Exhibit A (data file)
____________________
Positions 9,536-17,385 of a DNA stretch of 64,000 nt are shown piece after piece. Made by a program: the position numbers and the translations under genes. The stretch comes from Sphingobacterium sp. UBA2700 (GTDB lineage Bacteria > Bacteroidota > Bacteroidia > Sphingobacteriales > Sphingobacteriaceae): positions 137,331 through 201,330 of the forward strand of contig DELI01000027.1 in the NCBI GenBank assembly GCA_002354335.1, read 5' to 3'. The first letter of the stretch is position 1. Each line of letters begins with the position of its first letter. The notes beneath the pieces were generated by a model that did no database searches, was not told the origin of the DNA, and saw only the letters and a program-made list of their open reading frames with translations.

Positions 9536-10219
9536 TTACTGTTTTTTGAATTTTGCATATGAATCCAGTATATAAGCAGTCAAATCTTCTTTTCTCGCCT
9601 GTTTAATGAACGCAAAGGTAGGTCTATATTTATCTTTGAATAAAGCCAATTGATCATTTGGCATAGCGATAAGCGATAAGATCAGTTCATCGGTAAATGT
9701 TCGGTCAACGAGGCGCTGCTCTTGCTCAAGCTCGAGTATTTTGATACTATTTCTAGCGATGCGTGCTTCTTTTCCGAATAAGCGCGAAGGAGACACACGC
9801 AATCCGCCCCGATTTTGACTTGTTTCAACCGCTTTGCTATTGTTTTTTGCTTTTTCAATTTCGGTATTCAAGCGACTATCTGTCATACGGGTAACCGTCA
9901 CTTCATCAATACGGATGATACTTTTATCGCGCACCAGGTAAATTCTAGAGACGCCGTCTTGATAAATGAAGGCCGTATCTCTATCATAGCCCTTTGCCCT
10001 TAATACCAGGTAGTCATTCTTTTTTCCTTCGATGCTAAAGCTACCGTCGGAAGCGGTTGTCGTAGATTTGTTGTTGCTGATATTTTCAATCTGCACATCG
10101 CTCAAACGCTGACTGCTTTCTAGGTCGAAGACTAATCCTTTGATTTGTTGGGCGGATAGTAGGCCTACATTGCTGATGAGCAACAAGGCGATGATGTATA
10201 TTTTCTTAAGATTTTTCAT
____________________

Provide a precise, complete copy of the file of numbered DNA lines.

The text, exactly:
Positions 9,536-17,385 of a DNA stretch of 64,000 nt are shown piece after piece. Made by a program: the position numbers and the translations under genes. The stretch comes from Sphingobacterium sp. UBA2700 (GTDB lineage Bacteria > Bacteroidota > Bacteroidia > Sphingobacteriales > Sphingobacteriaceae): positions 137,331 through 201,330 of the forward strand of contig DELI01000027.1 in the NCBI GenBank assembly GCA_002354335.1, read 5' to 3'. The first letter of the stretch is position 1. Each line of letters begins with the position of its first letter. The notes beneath the pieces were generated by a model that did no database searches, was not told the origin of the DNA, and saw only the letters and a program-made list of their open reading frames with translations.

Positions 9536-10219
9536 TTACTGTTTTTTGAATTTTGCATATGAATCCAGTATATAAGCAGTCAAATCTTCTTTTCTCGCCT
9601 GTTTAATGAACGCAAAGGTAGGTCTATATTTATCTTTGAATAAAGCCAATTGATCATTTGGCATAGCGATAAGCGATAAGATCAGTTCATCGGTAAATGT
9701 TCGGTCAACGAGGCGCTGCTCTTGCTCAAGCTCGAGTATTTTGATACTATTTCTAGCGATGCGTGCTTCTTTTCCGAATAAGCGCGAAGGAGACACACGC
9801 AATCCGCCCCGATTTTGACTTGTTTCAACCGCTTTGCTATTGTTTTTTGCTTTTTCAATTTCGGTATTCAAGCGACTATCTGTCATACGGGTAACCGTCA
9901 CTTCATCAATACGGATGATACTTTTATCGCGCACCAGGTAAATTCTAGAGACGCCGTCTTGATAAATGAAGGCCGTATCTCTATCATAGCCCTTTGCCCT
10001 TAATACCAGGTAGTCATTCTTTTTTCCTTCGATGCTAAAGCTACCGTCGGAAGCGGTTGTCGTAGATTTGTTGTTGCTGATATTTTCAATCTGCACATCG
10101 CTCAAACGCTGACTGCTTTCTAGGTCGAAGACTAATCCTTTGATTTGTTGGGCGGATAGTAGGCCTACATTGCTGATGAGCAACAAGGCGATGATGTATA
10201 TTTTCTTAAGATTTTTCAT